Here's the scenario: you're trying to stick to a pretty tight food budget, but you're also conscientious about the food you buy. You can only afford to buy one or two organic items a week. What do you buy? And just as importantly, why?
There's a lot of conflicting opinions out there about which products are truly best to buy organic. One group says that you should only ever buy organic milk, another group says potatoes, yet another pushes organic beef. Sometimes the reason is to avoid pesticides or additives, sometimes it's because the conventional way has such a negative environmental impact.
On a limited budget, how do you choose?
We think that the best way to decide which organic products you should buy is to take a look at your diet. If you can consistently afford to buy one organic product a week, buy the product that you eat the most. If you drink a gallon of milk a week, make it organic milk. If you eat a ton of fruits and vegetables, figure out which you eat the most and buy those organically. This will have the biggest impact on both your overall health and your buying power as a consumer.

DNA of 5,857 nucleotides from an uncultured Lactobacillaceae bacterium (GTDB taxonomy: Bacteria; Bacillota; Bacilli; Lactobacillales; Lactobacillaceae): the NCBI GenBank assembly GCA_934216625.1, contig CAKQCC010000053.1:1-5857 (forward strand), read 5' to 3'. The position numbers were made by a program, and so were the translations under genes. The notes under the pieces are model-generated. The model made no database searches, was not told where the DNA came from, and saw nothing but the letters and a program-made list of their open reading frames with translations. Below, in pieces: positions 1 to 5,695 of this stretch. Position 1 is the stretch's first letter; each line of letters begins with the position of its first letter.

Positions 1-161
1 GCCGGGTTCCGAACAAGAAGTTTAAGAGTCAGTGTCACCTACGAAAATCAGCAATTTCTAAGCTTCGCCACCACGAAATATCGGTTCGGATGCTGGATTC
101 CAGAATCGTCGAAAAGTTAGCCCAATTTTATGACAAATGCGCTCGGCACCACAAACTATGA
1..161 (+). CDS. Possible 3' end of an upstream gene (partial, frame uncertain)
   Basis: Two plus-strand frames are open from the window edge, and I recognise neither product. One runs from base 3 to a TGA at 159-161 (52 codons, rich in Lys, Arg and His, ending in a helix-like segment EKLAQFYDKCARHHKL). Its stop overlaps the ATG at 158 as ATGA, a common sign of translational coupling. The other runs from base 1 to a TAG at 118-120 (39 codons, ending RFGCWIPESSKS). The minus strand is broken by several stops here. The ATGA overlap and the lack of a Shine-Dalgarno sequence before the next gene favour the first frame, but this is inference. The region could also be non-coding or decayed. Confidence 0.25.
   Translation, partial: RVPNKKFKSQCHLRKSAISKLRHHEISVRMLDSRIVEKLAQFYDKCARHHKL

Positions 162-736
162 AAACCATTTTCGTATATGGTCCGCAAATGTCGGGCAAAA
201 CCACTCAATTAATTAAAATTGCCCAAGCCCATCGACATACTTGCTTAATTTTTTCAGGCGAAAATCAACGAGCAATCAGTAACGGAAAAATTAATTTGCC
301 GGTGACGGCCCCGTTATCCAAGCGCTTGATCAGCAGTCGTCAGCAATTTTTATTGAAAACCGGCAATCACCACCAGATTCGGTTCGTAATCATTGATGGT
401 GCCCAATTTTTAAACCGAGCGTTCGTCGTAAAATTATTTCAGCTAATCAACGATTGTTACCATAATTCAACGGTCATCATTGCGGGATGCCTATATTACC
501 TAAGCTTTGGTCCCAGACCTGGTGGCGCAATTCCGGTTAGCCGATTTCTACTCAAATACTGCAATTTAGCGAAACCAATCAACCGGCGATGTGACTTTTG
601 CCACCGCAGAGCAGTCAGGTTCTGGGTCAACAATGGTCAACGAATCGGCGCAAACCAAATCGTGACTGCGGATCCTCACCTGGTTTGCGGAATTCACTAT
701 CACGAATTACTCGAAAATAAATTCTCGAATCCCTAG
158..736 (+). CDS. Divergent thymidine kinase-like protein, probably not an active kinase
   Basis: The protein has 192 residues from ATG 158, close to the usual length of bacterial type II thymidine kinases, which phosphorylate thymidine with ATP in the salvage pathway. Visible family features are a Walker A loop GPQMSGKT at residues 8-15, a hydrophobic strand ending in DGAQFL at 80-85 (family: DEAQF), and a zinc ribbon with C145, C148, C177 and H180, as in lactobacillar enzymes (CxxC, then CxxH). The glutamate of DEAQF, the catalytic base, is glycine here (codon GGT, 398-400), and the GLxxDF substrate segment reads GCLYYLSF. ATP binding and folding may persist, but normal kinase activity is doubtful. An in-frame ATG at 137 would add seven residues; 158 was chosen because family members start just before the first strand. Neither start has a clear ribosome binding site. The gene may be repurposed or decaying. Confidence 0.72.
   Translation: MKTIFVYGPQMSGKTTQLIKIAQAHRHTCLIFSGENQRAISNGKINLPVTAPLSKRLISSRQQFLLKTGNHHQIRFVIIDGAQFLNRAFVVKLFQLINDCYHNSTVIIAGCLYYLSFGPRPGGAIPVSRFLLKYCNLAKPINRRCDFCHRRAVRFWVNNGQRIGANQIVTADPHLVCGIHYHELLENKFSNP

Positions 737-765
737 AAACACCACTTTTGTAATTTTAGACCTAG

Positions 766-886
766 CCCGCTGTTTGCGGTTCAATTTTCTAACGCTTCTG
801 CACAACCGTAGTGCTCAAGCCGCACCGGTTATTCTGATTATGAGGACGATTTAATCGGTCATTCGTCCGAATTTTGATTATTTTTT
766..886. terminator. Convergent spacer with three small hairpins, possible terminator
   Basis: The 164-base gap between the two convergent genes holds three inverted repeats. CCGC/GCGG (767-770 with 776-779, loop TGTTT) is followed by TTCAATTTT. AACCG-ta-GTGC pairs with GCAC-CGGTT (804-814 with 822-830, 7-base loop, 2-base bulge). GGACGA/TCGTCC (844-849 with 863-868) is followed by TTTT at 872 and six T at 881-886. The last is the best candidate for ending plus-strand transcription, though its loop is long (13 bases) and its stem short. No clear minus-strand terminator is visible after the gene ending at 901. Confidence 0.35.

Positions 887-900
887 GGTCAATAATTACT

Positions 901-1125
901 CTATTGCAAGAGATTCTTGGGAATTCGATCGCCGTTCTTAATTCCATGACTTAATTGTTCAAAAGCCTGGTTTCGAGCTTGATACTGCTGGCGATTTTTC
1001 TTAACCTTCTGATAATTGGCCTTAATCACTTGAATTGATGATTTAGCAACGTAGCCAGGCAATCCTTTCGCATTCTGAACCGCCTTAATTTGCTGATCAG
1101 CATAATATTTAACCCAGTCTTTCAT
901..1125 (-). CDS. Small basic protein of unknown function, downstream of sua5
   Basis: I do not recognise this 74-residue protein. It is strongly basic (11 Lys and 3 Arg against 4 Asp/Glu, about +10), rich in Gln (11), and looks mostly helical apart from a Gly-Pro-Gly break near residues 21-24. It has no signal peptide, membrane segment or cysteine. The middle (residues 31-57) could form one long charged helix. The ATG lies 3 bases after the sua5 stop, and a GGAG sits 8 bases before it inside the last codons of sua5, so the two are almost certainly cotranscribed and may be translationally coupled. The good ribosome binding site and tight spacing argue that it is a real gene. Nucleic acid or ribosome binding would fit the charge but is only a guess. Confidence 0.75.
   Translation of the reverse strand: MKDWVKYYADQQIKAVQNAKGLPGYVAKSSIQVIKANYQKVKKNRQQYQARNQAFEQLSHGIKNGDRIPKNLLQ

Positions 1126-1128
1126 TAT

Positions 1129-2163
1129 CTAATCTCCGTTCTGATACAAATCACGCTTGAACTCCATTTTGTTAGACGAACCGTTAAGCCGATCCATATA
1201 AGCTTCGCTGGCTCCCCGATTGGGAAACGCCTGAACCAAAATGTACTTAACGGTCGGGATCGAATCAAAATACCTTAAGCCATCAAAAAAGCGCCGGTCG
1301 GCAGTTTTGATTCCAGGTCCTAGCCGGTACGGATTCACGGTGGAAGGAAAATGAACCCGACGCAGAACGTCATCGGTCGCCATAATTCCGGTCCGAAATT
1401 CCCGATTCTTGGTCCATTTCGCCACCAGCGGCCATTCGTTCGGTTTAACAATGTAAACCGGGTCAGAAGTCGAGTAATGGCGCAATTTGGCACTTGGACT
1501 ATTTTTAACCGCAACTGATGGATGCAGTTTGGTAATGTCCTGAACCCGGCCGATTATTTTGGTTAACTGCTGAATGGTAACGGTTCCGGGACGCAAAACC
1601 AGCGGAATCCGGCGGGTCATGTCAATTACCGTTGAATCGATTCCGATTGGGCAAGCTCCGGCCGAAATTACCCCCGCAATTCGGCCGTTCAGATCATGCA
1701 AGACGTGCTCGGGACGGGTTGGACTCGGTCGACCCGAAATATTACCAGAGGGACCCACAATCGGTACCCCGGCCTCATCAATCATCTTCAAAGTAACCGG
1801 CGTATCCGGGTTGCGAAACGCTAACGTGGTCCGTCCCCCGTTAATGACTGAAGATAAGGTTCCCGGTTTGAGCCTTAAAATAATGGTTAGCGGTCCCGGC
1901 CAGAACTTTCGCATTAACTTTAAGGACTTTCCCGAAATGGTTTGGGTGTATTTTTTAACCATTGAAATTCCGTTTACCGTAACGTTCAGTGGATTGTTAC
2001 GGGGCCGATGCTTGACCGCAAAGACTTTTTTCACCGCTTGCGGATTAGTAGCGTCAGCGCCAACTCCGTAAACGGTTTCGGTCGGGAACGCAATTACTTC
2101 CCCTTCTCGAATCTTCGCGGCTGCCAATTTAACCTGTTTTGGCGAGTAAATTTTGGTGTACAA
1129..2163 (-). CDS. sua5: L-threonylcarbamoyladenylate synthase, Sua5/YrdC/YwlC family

Here are a few resources explaining the differences between some organic and conventional products:
• FAQ's about Organic Milk from the National Dairy Council
• The Dirty Dozen and the Clean Fifteen Fruits and Vegetables from the Environmental Working Group
• Full List of Fruits and Vegetables by Ranked by Pesticide Load from the Environmental Working Group
• Organic Meat: The Easy Choice from the Organic Report
• National Organic Program Homepage from the USDA
What foods do you buy organic and why?
Related: Five Easy Ways to Go Organic
(Image: Flickr member D Sharon Pruitt licensed under Creative Commons)